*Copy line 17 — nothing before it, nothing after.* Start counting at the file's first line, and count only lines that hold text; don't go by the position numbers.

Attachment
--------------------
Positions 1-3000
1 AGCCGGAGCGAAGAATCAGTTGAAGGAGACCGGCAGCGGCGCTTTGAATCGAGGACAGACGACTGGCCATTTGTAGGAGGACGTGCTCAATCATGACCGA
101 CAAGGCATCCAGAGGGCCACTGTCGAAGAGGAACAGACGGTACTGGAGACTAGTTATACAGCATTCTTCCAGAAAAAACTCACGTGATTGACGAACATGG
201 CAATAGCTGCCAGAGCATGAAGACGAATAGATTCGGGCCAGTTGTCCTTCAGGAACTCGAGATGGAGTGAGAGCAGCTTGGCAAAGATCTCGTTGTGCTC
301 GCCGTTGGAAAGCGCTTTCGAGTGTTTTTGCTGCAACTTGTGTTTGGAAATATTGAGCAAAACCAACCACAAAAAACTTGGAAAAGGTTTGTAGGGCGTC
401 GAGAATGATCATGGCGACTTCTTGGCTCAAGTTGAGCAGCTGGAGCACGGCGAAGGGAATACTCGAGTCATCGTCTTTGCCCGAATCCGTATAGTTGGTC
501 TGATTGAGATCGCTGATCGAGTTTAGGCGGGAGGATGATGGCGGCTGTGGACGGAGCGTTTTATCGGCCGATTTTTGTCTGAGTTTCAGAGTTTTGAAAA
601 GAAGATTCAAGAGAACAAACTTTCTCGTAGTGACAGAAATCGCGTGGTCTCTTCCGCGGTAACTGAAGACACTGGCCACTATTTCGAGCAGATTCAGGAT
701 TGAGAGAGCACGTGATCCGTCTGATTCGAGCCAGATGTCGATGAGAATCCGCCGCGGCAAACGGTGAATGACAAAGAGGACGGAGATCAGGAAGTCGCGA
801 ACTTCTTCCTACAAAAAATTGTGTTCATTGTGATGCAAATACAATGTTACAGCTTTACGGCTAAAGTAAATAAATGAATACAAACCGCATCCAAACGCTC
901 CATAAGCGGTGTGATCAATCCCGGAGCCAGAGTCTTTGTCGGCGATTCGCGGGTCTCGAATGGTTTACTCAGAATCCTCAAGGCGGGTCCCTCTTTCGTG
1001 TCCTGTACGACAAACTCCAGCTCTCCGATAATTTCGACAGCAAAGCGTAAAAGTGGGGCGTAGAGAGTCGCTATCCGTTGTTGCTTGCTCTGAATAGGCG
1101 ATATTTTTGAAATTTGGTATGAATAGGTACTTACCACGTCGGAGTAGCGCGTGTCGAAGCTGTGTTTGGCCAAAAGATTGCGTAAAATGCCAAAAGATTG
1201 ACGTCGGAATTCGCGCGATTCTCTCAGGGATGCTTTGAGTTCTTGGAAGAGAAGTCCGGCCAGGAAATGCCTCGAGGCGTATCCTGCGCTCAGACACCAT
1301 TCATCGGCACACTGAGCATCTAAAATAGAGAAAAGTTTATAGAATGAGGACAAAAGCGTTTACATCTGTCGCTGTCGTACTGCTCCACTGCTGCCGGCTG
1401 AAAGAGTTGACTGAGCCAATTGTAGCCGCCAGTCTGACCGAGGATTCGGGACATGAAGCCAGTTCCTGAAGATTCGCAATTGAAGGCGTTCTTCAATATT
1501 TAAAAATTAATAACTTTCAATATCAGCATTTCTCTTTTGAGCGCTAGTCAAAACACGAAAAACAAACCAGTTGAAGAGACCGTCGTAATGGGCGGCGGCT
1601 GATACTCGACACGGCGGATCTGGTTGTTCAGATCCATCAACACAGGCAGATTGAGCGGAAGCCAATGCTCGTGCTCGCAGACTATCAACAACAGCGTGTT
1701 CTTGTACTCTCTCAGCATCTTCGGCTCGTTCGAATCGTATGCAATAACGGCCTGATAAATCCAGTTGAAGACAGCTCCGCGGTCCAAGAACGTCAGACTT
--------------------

1501 TAAAAATTAATAACTTTCAATATCAGCATTTCTCTTTTGAGCGCTAGTCAAAACACGAAAAACAAACCAGTTGAAGAGACCGTCGTAATGGGCGGCGGCT